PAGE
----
____

It is my understanding from discussions with theists, is they need their god to be real no matter how vague, how rationalized, how ridiculous it may appear. Reality is what counts though their belief is couched in the supernatural. For some theists, there is no natural, just supernatural, including our universe. For other theists, what is considered to be supernatural, will one day become common natural knowledge.

So smack them in the face with something real, like a rabbit, and not a jabberwocky. Because that is how they feel about their god, that it is real (and v special like Miranda's rabbit).

Thu, 31 Dec 2009 21:15:00 UTC | #427239

Steve Zara's Avatar Comment 25 by Steve Zara

But Miranda's Rabbit doesn't exist, as is clear from her piece.


Yes, but rabbits do exist! The whole point of the Armstrong position is that God isn't the kind of thing that does or need exist. In other words, there need be no connection between God and anything in the real world.

One of my favourite Escher drawings is of a 2-dimensional dragon attempting to drag itself into the real world by grabbing hold of its tail. But the dragon, and the tail, and the paper it is drawn on are all just drawings, and the dragon itself is a fictional being. This would not have worked if the beast in question was a lion, or a dog, or a rabbit, because they are not fictional.

Karen Armstrong is attempting to say that certain kinds of fictional being (her God) should be accepted has having a certain effect on reality. But her God is equivalent to a dragon. No amount of twisting and turning, or tail-grabbing will reify her mythical beast. Gods and dragons don't have the foothold in reality that rabbits do!

I guess I have to give up at this point. I'm a bit puzzled about the why the category problem with the use of a real type of object in the analogy isn't understood. It seems clear to me!

I guess flying goose and I are alone in this :)

Anyway, happy new year to everyone.

EDIT: As I have said, I congratulate Miranda for the publicity for her excellent blog. I hope she has more presence here. She is a thoughtful and intelligent blogger whose views deserve to be widely known.

Thu, 31 Dec 2009 21:23:00 UTC | #427240

jel's Avatar Comment 26 by jel

@steve zara, re : 25.
i do get your point, i just liked miranda's article.

Thu, 31 Dec 2009 21:42:00 UTC | #427246

Dr. Strangegod's Avatar Comment 28 by Dr. Strangegod

Wait, Steve, are you really saying elves don't exist? Because I've read some very long and complicated historical texts of their... and there's a language they speak and... wait... wait so all that stuff in the Silmarillion isn't real?

Thu, 31 Dec 2009 21:43:00 UTC | #427248

SaintStephen's Avatar Comment 27 by SaintStephen

25. Comment #445874 by Steve Zara on December 31, 2009 at 9:23 pm

It seems clear to me!
Actually, what is more than abundantly clear to me, and perhaps crystal as well to Logicel, and perhaps all the other RD.net denizens who haven't felt the pedantic, drug-addictive urge to "deconstruct" a humorous rabbit analogy by mirandaceleste, is that comments such as yours in this thread, have absolutely nothing to do with a holiday spirit of warmth, and comraderie, and good will towards your fellow humans. Trite, banal, and utterly trivial criticism of this sort is best kept to oneself. You, Stevo, seem to have genuine difficulty closing the personal piehole, even if your posts couldn't necessarily be categorized as "Off-Topic", and aren't laced with colourful HTML.

Just my opinion, mind you. Happy New Year to you, too! ;-P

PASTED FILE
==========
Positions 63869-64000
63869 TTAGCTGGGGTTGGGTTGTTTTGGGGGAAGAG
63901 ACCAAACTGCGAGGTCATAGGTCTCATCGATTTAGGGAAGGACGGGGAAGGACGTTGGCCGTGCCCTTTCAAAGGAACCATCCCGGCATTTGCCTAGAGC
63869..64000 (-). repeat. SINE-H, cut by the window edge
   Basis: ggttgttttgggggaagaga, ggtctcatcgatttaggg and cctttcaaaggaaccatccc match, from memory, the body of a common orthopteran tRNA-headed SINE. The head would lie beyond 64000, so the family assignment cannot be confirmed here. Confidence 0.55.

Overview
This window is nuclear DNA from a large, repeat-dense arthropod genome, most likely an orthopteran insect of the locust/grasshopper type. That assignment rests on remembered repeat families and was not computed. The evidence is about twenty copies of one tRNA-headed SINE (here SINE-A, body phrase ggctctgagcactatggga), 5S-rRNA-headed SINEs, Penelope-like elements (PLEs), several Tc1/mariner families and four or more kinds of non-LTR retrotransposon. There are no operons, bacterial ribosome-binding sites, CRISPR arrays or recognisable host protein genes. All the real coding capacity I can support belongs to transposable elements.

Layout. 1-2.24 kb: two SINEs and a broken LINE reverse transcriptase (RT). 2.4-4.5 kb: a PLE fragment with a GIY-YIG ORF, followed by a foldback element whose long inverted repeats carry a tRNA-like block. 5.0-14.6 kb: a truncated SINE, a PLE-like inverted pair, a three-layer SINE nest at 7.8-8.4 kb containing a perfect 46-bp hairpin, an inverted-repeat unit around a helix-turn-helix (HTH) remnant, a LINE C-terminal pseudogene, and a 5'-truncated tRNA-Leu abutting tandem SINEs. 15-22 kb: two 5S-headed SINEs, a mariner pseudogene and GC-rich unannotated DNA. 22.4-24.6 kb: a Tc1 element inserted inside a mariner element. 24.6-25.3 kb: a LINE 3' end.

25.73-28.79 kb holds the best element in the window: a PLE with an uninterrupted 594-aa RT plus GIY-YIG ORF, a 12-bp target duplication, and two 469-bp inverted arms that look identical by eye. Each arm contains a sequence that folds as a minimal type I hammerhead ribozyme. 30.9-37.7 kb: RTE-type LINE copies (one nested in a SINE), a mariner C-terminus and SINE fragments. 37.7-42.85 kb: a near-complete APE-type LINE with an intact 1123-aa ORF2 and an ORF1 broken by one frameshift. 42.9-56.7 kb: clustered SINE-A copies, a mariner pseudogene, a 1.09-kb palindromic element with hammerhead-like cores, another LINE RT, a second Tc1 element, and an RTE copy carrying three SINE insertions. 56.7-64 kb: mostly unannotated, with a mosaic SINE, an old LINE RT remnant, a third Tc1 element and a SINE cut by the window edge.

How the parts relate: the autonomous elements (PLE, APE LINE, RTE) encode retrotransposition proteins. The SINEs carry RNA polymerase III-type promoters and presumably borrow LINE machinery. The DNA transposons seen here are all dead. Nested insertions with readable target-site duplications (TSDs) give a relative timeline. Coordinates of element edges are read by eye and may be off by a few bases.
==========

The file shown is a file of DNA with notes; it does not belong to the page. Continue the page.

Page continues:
Superb job, miranda, and very funny indeed.

Thu, 31 Dec 2009 21:43:00 UTC | #427247

Mal3's Avatar Comment 29 by Mal3

Lucas, of course Elves exist! Not only do we have a long, meticulous history of their existence, customs and art, but we know for a fact that they still live on, to this very day, in the undying lands! Its all in the book!

Thu, 31 Dec 2009 21:49:00 UTC | #427249

mirandaceleste's Avatar Comment 30 by mirandaceleste

Thank you so very much for the compliments & kind words :)

This has definitely generated an interesting discussion/debate. I didn't think that the choice to use something that does exist vs. something imaginary in my analogy would be a contentious one, but I can certainly see both sides of the issue. I do think that choosing something that exists was the right choice, but I understand where Steve's coming from and always appreciate his thoughtful feedback (and thus don't see the need to be rudely dismissive of him or of the position that he and flying goose are advocating.)

Anyway, in addition to my general disgust at articles/books, etc. that are full of meaningless nonsense meant to sound deep and profound (a lot of that disgust stems from how "postmodernist thinking" was the lens through which we students were expected to interpret literature when I was an undergraduate English major and then a graduate student. This is, unfortunately, the case today in many, if not most, English departments at American universities), I feel especially disturbed and frustrated by the theological-babble variety of meaningless nonsense, for the reasons I mentioned in my post and also because of the nasty and scary childhood religious indoctrination that I experienced.

I want to ask these authors how in the world their ineffable God of magical unknowable sparkly wonderment can be reconciled with the frightening and vindictive God I was taught about as a child and how their delightful God who is an unknowable mystery can be reconciled with the God whom I was told would punish people with an eternity in a literal hell for even small-ish transgressions. I just don't get it, and find their nonsense disturbing on many different levels. (And I don't mean to claim that I had the nastiest childhood religious indoctrination ever or that my experience was particularly extraordinary. It's just easiest to use my own life as an example.)

Thu, 31 Dec 2009 22:17:00 UTC | #427253